False dawn was lightening the sky when I got there. I first tried a USFS campground, but the entrance was a rutted quagmire of frozen mud and snow. So I headed through town and took a dirt road to the Clay Banks access point, thinking I could sleep in the parking area or in one of the camp sites there. The lot was deep snow, churned by four-wheel-drives. No way my little Corolla could get through there. I almost got stuck backing out of the narrow rutted lane to the lot. So not only my sleeping options, but also my fishing options, were narrowing. I headed to my other access point with a narrow parking area along a paved road, hoping it would be clear of snow.
Dawn was breaking when I got there. It was clear of snow and I pulled in and paid my $3 for the day's parking pass. I was legal. I was also exhausted. Another concern I'd had as I had approached Ludington was the temperature. It was in the 30's when I left Chicago, and the forecast for the Baldwin area that Monday was for a high in the mid-40's. But when I roared past my Rest Area my car's thermometer was registering 14 degrees. And when I pulled into Baldwin it was a startling 4 degrees outside. Now, at my parking area, it was a balmy 5 degrees.
I have spent some cold nights in Michigan, in tent and car, and have been awakened by the cold to crank over the engine and let the heater lull me back to sleep again. I was prepared to do the same, but just as I put the seat back and closed my eyes the sun came up and flooded the car with light.When I woke up three hours later the car was warm and cozy. Ah, Spring.
I headed back to Baldwin to Ed's Sports Shop, thinking I needed a new license, but I discovered my old one was good until March 31. So I got my 10-weight repaired instead. The tip had inexplicably snapped off last Fall while I was still mid-river, and I had fished out the day in that condition. I was pleased to discover that I could get a new tip guide glued on for only $1.78. Now newly geared up I headed back to the river.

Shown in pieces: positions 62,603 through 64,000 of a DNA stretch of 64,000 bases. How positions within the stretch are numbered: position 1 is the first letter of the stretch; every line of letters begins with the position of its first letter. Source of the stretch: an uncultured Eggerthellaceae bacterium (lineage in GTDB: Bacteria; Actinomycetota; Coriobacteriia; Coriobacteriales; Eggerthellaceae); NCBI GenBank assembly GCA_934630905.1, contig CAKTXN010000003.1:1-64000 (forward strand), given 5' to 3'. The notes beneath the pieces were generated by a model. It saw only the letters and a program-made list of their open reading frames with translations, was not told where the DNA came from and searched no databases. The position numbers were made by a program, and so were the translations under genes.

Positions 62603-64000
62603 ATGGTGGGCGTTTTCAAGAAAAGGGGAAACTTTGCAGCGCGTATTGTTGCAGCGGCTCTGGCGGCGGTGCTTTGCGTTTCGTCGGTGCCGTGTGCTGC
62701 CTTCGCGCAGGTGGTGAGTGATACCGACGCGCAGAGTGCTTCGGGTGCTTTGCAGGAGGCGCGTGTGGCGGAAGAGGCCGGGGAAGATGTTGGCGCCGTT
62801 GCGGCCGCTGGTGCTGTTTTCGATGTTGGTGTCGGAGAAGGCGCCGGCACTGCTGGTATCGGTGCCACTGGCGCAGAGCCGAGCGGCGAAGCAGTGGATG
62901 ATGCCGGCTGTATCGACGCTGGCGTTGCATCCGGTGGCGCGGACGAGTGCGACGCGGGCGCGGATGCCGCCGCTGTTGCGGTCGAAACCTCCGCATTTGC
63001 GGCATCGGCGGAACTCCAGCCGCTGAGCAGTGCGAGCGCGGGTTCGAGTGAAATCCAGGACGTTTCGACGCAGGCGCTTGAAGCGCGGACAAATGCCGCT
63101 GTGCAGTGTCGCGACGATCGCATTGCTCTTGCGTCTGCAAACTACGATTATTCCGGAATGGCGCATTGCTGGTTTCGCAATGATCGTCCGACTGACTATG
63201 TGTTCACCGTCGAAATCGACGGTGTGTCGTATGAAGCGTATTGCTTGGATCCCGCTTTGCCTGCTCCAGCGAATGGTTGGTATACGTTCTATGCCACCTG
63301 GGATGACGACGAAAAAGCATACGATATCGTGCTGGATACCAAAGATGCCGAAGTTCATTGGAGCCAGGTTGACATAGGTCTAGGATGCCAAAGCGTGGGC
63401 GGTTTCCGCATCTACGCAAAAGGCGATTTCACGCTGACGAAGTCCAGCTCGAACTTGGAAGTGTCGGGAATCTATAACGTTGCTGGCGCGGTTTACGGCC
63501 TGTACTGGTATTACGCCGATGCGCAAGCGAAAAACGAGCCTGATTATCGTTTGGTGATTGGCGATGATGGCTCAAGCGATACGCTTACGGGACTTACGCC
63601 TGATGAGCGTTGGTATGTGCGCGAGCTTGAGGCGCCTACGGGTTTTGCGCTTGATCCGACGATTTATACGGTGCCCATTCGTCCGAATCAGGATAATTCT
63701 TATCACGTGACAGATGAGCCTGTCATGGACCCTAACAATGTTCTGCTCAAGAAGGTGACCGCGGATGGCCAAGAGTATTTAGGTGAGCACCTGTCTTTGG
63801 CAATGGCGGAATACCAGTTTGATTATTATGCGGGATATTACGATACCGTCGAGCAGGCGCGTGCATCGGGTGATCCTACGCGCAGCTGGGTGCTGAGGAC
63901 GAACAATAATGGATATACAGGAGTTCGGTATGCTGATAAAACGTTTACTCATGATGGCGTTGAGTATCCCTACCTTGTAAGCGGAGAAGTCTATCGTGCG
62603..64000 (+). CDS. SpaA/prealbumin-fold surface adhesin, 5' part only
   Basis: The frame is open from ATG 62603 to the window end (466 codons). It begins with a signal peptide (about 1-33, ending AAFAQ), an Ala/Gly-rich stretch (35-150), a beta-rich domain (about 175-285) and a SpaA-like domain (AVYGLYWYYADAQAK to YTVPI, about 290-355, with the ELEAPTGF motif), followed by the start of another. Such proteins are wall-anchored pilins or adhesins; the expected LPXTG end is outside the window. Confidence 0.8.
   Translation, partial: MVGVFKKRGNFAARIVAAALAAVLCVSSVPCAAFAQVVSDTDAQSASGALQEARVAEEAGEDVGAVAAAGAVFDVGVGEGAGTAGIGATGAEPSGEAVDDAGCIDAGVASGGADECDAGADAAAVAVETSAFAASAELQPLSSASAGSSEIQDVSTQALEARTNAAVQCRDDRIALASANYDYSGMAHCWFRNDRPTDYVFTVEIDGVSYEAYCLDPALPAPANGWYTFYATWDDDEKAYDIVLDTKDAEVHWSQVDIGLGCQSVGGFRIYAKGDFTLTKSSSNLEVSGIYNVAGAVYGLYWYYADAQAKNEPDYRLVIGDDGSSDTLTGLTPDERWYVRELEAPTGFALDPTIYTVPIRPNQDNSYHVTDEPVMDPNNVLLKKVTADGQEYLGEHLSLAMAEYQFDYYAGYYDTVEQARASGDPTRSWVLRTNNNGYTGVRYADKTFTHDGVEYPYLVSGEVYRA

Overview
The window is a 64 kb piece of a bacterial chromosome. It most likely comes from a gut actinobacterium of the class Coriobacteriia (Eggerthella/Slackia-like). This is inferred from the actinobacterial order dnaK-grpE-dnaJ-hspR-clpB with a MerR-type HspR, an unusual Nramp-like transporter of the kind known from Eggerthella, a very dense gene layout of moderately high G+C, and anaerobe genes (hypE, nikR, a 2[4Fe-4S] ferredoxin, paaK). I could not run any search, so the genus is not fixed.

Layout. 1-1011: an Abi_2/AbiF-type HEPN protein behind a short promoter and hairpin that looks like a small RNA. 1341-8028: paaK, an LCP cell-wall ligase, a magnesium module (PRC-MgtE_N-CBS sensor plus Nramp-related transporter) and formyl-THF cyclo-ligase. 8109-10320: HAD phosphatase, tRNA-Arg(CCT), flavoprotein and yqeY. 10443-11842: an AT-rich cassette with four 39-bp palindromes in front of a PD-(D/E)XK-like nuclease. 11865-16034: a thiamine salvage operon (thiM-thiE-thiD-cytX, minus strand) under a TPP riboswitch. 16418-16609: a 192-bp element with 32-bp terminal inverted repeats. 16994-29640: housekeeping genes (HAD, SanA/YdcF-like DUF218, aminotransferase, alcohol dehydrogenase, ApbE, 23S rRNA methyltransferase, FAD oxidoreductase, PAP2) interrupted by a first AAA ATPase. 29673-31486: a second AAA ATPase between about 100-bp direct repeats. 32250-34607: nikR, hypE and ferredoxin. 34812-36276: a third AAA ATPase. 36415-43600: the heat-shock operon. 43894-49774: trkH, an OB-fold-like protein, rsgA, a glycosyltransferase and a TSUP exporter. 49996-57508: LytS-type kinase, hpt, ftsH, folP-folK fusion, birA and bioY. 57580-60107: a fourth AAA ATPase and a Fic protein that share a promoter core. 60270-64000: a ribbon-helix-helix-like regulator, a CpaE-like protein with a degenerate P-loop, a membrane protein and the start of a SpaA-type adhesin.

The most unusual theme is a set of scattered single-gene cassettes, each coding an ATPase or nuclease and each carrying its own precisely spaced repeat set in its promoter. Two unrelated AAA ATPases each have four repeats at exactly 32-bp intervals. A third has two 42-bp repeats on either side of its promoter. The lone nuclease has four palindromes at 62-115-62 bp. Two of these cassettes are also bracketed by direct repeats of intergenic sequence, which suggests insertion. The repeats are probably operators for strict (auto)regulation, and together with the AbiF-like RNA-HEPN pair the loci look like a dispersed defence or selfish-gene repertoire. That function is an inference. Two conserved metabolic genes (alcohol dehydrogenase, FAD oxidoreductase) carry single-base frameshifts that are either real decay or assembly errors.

I donned waders, boots, vest, and as many layers of clothes as I could and trudged down the fisherman's path through the trees to the river. It was a little high, but wadeable. I saw right away that it would be a crowded day. Drift boats were stacked up as I hiked upstream to find some open water and likely runs.
I am a novice at the art of Steelhead angling, and I experienced the impatience of not really knowing what I'm doing as I began dead-drifting flies through runs and pools. Some anglers came up behind me and one of them hooked a nice Steelie in a run I had fished moments before. I stepped back as he played the fish downstream past me and landed it in the shallows. As I watched him resume fishing (now downstream of me and working water that I had intended to work) I watched his technique and decided to change to a floating line the next day and maybe even use a strike indicator.
I fished on downstream, dodging drift boats, trying my best at drifting flies, but also throwing streamers, hoping for a trout or two. But by 2:30 or so in the afternoon I had seen nor felt hide nor hair of any salmonid. By then I was back at my path to the car, so I decided to call it a day early, get a cheap room, and get some sleep, looking toward the hope of a new day.
I made a stop at What's His Name's General Store, got a room at the Alpine Motel, and settled in with cable TV and Dickel's to keep me company."
To be continued.